Photographs: Art or Technology?l

This week we had a photography- friend arrive on a flying visit from overseas – 48 hours on the ground, including the seminar in which he was participating. We took him down the Great Ocean Road – a glorious coastal road – last time we drove it was in a rented Porsche, top down, for the full experience. But that was February – there was no desire to repeat it in July!

We left at 8am and arrived back at 10pm – it is a long drive… with some choice stops along the way for refreshments and to absorb the views.

Our friend had most of his camera kit with him – 2x semi-professional digital bodies and multiple lenses, including the extraordinary 14-24mm fish-eye. I had my, um, phone camera!

At the end of the day we were happy and exhausted. Our friend had over 750 shots, I had about 120 – mostly variations of Gibson’s steps, the 12 Apostles and Loch Ard Gorge in the late afternoon light.

We talked at length about the camera gear, tempting me to invest in some new technology. My last significant purchases were Nikon F801 and accessories back somewhere around 1990! Film! Yet it did give me some fun playing around with black and white developing for a short window. I haven’t used this camera for at least 10 years.

I’ve had a couple of the early digital cameras – mostly with very ho hum results in the early days.

In recent years I have been the proud owner of a very modest Panasonic Lumix point and shoot – 7MP, 10x optical zoom, super little Leica lens. It has been a brilliant camera to fling in my handbag on overseas business trips – always there to capture some little treasure to bring home as a memory of the trip.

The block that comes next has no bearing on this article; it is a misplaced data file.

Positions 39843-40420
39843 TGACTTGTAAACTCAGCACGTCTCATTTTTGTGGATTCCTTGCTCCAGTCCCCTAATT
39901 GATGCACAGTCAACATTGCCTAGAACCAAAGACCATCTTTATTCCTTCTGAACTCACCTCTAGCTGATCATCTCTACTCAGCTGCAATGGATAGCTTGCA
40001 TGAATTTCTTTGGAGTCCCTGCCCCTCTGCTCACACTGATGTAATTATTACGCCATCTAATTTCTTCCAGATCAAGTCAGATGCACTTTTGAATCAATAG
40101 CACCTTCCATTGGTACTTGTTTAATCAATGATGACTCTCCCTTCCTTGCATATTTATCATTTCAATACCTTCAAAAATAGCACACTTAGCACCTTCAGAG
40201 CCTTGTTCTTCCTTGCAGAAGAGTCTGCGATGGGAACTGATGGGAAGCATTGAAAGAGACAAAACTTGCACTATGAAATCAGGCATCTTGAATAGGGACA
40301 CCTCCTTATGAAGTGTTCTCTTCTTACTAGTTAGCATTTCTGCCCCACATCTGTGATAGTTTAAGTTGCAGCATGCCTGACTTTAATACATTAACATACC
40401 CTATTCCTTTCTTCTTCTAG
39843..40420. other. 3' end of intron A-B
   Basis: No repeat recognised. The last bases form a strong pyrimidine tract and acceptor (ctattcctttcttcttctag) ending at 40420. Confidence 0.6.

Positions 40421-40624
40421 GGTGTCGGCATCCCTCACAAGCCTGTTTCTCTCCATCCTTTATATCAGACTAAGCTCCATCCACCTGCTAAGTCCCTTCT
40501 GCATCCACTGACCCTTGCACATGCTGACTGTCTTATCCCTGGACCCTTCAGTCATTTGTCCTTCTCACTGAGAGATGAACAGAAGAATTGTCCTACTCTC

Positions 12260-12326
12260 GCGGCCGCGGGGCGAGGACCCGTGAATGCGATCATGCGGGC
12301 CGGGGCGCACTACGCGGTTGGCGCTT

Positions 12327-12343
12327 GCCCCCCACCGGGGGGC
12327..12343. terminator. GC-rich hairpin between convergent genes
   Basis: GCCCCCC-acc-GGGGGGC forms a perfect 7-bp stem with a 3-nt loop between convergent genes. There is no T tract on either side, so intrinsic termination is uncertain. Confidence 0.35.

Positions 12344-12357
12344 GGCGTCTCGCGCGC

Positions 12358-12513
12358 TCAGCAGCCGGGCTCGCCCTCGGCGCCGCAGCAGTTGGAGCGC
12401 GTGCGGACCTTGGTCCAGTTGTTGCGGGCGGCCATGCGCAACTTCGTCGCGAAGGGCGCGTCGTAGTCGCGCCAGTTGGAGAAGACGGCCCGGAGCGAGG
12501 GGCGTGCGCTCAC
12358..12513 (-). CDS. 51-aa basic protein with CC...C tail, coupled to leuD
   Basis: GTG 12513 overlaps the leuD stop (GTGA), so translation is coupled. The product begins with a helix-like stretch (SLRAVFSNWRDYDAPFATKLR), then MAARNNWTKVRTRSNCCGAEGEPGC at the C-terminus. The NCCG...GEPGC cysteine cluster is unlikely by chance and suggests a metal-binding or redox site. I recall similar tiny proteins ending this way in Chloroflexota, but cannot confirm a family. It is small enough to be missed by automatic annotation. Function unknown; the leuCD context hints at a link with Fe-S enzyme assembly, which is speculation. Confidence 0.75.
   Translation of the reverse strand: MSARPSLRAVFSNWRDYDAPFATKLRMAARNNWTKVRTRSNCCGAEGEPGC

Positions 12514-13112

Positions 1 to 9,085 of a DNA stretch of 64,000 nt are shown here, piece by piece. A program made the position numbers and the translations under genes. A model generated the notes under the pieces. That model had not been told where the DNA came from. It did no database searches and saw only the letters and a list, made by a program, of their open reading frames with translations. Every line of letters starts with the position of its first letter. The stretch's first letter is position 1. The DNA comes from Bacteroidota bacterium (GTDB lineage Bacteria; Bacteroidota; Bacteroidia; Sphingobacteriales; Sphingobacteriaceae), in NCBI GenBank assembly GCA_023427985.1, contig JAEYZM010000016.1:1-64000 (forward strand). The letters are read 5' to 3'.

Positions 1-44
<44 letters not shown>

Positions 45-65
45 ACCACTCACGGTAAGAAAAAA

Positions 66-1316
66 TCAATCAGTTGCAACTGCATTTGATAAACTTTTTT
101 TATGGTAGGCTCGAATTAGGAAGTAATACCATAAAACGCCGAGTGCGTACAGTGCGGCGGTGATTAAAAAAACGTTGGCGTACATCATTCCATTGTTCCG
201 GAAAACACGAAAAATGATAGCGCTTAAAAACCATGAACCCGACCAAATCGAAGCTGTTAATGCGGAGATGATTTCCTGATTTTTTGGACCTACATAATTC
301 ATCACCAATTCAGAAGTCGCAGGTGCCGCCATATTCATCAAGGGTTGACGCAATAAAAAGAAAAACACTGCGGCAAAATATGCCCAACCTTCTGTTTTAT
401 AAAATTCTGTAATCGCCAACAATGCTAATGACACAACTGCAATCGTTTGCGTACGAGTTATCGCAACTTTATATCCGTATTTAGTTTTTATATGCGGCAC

I’d like to think that I approach my photography a little more seriously than just taking happy snaps, but I’m not too precious about it. My aesthetic has refined over time, and I particularly enjoy the experience when I venture out specifically with the aim of taking photos – it changes the way I view my world around me, and I really value that.

I was browsing through my photos this week, and uploaded of my travel-related photos to try out the photo section on Google+. My brief trip down memory lane of my travels in recent years was largely the result of my trusty Panasonic P&S. And while I didn’t have the range of lenses and manual settings, I have somehow managed to capture some very pleasing shots. I guess it comes down to understanding light and composition better now, after all this time.

While I have been briefly tempted this week to get back into ‘the gear’, the burden of lugging it all over the world and worrying about it being stolen etc seems too onerous – just not worth the effort.

I’ve decided I’m going to stick with something ‘middle of the road’, that gives me enough manual control to make my hobby satisfying, but is easily transportable and can be with me at all times – that fits better with my priorities.

So while all the photos above have been taken on a mobile phone, maybe I’ll look at updating my trusty Panasonic – it’s is looking pretty battle worn now, the body showing evidence of it’s adventures from many scratches and scrapes!

While the technology is necessary, for me it just a tool for me to exercise my art!

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Going on a Banksy Hunt…

Banksy's skeleton car

I spent a total of 19 weeks living away from family in London during 2007. Much of that time was spent by myself, and I ended up walking and exploring – the main task being to locate Banksy pieces. It really started just as something to do to keep me active and to soak up the essence of a different city. Armed with a Banksy Walking Guide that I bought on eBay, I set out on a number of days and walked for miles, finding many stencils around the East End. Some had been buffed; some were hidden behind fences; some just sitting there just like the picture in the book.